My brilliant strategy

Sometimes I think I really am quite brilliant. I have moments when I can just see and everything just seems so obvious. Perhaps it’s a function of watching too much “Mentalist”. The temptation to think that I’m Patrick Jane and that by having such a brilliant mind and extraordinary powers of perception I can just work it all out.

Of course I don’t. I mean I don’t have a brilliant mind or extraordinary powers of perception. But the problem is that sometimes I think I do.

And I don’t think it’s just me.

I think sometimes reformed evangelical types can be so full of their own brilliance that we eclipse God. It’s almost like the bible isn’t quite smart enough and God’s ways aren’t clever enough so we have to give him a helping hand with out a stunning systematics and our insightful essays and our brilliant strategies.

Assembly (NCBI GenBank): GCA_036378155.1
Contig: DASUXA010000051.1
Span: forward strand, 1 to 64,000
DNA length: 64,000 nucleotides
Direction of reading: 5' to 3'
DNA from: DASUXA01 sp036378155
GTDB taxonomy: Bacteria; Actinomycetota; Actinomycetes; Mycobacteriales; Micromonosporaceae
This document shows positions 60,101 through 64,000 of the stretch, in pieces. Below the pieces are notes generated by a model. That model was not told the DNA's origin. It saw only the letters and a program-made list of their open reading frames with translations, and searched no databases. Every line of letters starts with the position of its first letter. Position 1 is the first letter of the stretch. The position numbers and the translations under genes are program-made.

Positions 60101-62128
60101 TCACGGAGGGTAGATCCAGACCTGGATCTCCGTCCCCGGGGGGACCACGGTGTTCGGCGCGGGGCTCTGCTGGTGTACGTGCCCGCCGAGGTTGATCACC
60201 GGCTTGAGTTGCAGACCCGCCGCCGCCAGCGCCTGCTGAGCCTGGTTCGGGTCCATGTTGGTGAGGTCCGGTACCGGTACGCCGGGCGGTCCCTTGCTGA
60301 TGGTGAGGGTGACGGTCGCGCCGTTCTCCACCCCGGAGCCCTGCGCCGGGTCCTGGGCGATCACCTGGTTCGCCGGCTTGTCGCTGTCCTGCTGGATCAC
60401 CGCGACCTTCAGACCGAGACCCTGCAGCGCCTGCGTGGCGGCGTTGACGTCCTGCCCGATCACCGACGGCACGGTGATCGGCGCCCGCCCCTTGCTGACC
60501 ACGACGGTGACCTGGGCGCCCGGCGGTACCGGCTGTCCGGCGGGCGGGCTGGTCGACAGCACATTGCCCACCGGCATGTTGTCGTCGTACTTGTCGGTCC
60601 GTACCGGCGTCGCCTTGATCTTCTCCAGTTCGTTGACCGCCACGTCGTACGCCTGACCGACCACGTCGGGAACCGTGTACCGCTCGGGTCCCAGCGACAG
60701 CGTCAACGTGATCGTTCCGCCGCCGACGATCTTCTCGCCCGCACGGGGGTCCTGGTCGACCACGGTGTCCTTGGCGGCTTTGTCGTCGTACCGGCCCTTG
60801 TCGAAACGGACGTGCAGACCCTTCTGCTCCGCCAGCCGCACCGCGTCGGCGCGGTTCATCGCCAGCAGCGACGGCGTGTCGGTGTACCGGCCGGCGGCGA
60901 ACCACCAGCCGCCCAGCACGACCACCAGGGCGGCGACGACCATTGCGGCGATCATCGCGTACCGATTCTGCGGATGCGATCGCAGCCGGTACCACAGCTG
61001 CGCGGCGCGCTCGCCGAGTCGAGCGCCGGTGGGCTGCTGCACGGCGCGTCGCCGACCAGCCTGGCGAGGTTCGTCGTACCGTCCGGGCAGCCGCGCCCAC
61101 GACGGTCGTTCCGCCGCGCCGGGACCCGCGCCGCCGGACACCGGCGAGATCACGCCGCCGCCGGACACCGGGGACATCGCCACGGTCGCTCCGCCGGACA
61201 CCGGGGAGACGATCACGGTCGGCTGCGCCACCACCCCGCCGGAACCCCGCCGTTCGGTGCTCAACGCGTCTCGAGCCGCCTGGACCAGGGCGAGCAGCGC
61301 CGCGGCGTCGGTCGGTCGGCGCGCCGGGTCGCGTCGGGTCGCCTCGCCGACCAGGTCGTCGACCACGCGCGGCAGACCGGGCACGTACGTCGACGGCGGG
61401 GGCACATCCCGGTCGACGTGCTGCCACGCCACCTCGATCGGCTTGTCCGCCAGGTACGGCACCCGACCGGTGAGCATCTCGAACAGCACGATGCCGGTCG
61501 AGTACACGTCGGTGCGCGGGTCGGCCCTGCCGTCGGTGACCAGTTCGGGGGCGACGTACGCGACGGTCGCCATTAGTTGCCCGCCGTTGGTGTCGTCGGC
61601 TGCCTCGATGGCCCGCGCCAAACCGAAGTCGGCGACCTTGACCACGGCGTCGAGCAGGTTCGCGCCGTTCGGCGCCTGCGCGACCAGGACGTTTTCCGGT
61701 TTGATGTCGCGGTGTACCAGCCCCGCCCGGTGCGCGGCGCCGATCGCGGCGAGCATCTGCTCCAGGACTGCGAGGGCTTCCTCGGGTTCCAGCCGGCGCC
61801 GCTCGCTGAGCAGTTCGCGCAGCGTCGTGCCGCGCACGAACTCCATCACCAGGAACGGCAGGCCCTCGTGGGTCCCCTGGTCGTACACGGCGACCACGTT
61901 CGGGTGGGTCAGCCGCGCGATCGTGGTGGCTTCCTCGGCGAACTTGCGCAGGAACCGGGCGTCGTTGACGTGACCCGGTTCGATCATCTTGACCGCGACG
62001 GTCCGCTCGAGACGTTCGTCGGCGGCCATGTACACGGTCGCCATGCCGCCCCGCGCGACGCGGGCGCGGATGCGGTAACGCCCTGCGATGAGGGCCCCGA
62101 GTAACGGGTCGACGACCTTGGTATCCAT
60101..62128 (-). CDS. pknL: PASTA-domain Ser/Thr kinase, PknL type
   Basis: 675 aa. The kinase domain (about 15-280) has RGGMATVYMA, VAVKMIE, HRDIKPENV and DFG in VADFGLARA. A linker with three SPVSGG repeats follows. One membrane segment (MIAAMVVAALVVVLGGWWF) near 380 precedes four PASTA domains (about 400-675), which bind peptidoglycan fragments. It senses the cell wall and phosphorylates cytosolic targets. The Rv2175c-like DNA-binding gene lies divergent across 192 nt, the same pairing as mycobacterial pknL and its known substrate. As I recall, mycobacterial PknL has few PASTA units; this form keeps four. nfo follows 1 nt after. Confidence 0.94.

The fact is though that our history of “brilliant ways to help God” isn’t a glorious one.

“Now Sarai, Abram’s wife, had borne him no children. But she had an Egyptian slave named Hagar; so she said to Abram, ‘The LORD has kept me from having children. Go, sleep with my slave; perhaps I can build a family through her.’ Abram agreed to what Sarai said.”

‭‭Gen.‬ ‭16:1-2‬ ‭NIVUK‬‬

And when. It comes to it God’s plan to save the world doesn’t seem brilliant but rather foolish to most people.

Perhaps that means I’m not as brilliant as I thought I was and a good deal of humility when it comes to my plans and interventions is wise.

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